Even skipping all of my nonsense; just the kiki/bouba phenomenon itself - doesn't that imply that the probability of linguistic convergence is much higher than biological convergence?

      In which case, wouldn't analysis of single words be possibly even more error prone than long-range comparison, which from my understanding attempts to examine things more systematically, despite its own problems?

    5. Thanks for your comment, Jacob! Yes, I agree that phonaesthetically marked elements may be absorbed into lexical units in the way you suggest, increasing the likelihood of accidental matches between expressive words (of course the notion "expressive" is itself fuzzy and hard to define). I also think that some morphems may accidentally acquire a phonaesthetic value. For example, laterals are very salient phonetically and often occur in expressive words, so a suffix like *-elo-, common in IE languages, may have secondarily acquired productive "intensifier" functions (hence its use in diminutive nouns, iterative verbs, etc.).

      This looks like stabilising selection in favour of maintaining the phonosymbolic or iconic value of some parts of the vocabulary. Note what happens to onomatopoeic words if sound change affects them. They are often "reset" to their original state as if by cancelling the effects of sound change. Middle English cuccu /kʊ'ku:/ (as in "Sumer is icumen in, lhude sing cuccu") would have developed into something like Modern English */'kʌkəʊ/ if it had been allowed to follow the mainstream developments (the related word cuckold did follow them, sice it became divorced semantically and derivationally from its etymological source early enough).

  3. Egyptian ab for elephant must have been inherited from some proto-Egyptian source or borrowed from a neighboor language via contact or trade. If primary sense was "ivory", could we suppose that they knew ivory before to know the animal (so, ivory>ivory-beast>elephant), so it's plausible an African origin, instead of Afro-Asiatic/Nostratic origin. Sanskrit ibha is related, so the original "elephant" in this etymology, was the African Loxodonta (formerly present at North Africa, now extinct) or Asian Elephas (formerly present in Mesopotamia, Elephas maximus asurus, extinct since 100 B.C.)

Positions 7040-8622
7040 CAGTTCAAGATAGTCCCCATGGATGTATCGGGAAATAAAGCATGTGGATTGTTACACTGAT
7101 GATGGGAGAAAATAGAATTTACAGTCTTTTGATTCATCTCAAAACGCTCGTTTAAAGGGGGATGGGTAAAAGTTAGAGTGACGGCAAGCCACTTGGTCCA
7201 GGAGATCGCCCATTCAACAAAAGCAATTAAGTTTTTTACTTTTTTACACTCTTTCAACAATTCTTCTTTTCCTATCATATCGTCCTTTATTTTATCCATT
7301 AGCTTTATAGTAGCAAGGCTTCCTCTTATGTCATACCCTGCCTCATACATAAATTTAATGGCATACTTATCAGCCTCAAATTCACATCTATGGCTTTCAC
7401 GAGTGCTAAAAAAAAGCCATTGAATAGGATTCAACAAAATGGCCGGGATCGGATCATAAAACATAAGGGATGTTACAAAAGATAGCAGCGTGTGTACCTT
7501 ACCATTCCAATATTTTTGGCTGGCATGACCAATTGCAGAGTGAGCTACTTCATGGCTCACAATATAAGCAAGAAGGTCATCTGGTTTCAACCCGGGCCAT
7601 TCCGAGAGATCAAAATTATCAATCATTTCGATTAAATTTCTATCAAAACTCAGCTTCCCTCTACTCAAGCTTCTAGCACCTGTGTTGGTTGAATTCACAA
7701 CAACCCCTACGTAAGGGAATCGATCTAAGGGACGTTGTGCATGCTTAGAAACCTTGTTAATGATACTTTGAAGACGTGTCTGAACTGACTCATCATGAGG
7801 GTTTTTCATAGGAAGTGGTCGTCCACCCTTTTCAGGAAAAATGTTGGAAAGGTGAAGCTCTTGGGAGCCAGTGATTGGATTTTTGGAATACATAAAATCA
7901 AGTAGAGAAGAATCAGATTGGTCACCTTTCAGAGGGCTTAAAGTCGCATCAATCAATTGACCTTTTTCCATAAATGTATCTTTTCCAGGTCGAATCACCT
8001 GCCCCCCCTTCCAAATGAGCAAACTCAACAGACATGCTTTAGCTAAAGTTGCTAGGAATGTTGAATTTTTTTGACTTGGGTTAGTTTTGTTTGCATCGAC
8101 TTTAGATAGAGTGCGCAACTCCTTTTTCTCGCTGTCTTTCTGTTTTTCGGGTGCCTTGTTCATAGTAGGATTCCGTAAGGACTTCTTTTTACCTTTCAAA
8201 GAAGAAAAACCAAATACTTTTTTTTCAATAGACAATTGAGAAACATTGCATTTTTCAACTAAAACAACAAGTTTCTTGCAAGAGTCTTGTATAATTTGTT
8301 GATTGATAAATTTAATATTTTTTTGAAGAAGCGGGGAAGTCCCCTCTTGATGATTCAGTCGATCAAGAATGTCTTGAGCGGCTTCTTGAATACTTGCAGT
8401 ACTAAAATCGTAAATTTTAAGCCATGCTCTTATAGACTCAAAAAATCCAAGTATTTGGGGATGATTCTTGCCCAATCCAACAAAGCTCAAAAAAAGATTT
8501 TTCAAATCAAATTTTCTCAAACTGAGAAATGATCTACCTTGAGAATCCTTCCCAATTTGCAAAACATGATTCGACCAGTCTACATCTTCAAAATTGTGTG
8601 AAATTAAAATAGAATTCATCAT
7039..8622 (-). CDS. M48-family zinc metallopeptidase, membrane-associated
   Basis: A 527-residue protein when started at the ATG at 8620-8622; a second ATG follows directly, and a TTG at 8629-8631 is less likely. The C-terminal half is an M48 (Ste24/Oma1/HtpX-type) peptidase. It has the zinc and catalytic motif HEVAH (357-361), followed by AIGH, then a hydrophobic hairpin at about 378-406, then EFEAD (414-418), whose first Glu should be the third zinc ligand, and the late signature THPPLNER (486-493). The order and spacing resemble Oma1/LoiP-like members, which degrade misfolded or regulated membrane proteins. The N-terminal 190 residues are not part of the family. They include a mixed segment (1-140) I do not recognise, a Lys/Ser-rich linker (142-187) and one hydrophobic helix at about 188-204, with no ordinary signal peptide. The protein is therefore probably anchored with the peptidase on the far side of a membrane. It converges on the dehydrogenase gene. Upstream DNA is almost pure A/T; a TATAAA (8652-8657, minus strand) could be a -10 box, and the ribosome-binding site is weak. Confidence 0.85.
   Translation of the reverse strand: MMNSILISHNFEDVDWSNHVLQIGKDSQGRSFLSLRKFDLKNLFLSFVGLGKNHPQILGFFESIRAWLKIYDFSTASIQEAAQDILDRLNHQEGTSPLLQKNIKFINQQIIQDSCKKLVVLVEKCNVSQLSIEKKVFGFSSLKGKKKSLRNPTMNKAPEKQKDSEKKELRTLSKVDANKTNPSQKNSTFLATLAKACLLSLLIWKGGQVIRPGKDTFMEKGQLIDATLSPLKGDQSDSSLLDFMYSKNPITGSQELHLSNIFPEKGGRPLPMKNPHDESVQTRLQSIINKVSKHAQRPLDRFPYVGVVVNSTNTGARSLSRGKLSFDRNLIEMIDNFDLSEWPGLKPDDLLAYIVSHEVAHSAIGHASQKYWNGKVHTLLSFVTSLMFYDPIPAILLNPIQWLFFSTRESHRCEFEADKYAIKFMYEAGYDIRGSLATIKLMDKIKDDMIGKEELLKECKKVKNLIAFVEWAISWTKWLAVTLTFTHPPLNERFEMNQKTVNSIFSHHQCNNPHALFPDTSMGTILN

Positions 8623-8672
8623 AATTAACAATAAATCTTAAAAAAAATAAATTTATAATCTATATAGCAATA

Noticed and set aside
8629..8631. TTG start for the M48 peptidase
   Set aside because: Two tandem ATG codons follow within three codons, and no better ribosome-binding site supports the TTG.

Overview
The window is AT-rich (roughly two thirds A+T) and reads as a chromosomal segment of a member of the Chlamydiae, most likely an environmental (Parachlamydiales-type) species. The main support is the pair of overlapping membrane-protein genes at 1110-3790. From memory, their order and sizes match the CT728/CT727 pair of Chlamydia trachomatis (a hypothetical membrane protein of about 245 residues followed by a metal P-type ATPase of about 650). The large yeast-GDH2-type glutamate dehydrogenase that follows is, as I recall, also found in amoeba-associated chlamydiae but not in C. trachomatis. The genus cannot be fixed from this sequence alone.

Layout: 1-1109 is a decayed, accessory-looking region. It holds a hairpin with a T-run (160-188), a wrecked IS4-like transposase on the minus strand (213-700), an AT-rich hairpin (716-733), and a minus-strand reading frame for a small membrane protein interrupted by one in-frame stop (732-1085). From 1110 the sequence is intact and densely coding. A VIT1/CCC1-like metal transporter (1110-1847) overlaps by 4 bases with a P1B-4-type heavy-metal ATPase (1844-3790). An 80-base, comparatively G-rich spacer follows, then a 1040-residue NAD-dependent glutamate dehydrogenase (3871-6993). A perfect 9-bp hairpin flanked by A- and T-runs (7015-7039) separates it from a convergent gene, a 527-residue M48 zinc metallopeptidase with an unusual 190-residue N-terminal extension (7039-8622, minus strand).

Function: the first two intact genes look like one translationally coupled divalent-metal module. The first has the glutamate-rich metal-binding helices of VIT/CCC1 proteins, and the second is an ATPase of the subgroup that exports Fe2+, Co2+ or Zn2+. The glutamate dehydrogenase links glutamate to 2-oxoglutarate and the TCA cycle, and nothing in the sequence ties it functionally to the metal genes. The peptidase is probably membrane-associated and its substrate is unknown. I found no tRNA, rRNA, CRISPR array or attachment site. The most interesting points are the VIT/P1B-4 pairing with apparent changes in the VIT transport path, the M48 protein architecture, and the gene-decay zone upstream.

4. Sanskrit íbha- is unlikely to be related to the other 'elephant/ivory' words. The Vedic meaning is 'servants, household of a chief', and the meaning 'elephant' is only attested in later Sanskrit literature (Manusmṛti).

    1. I agree with Simões that 'elephant' is secondary from 'ivory', but in Sanskrit we're apparently dealing with two homonymous words.

  5. Even though same words are used through out the history, it does not mean that they keep the same sense (meaning/concept/category) and the same reference (object/phenomenon). In other words, cognates in different languages don't have the same sense and reference; diachronically, the words have changed sense and reference.

    Can you address the above concern if it is relevant?

  6. Well, they are not "the same" words but words with shared ancestry. The form-meaning pairing is of course as evolvable as other aspects of language. There are relatively stable meanings -- for example, a cardinal numeral meaning "seven" is unlikely to shift its meaning to "seven and a half" and then to "eight". But since many words have plenty of secondary senses, they easily move like amoebas in the semantic space. A word with the basic meaning "woman" may come to mean "woman/wife" (extension of meaning), and then only "wife" (specialisation), while some other word takes over its old semantic niche. Similarly, "moon" > "moon/month" > "month", or (with just gradual specialisation) "food" > "food, especially meat" > "meat". All these examples are real. One could use Polish, Latin, and English, respectively, to illustrate these semantic shifts.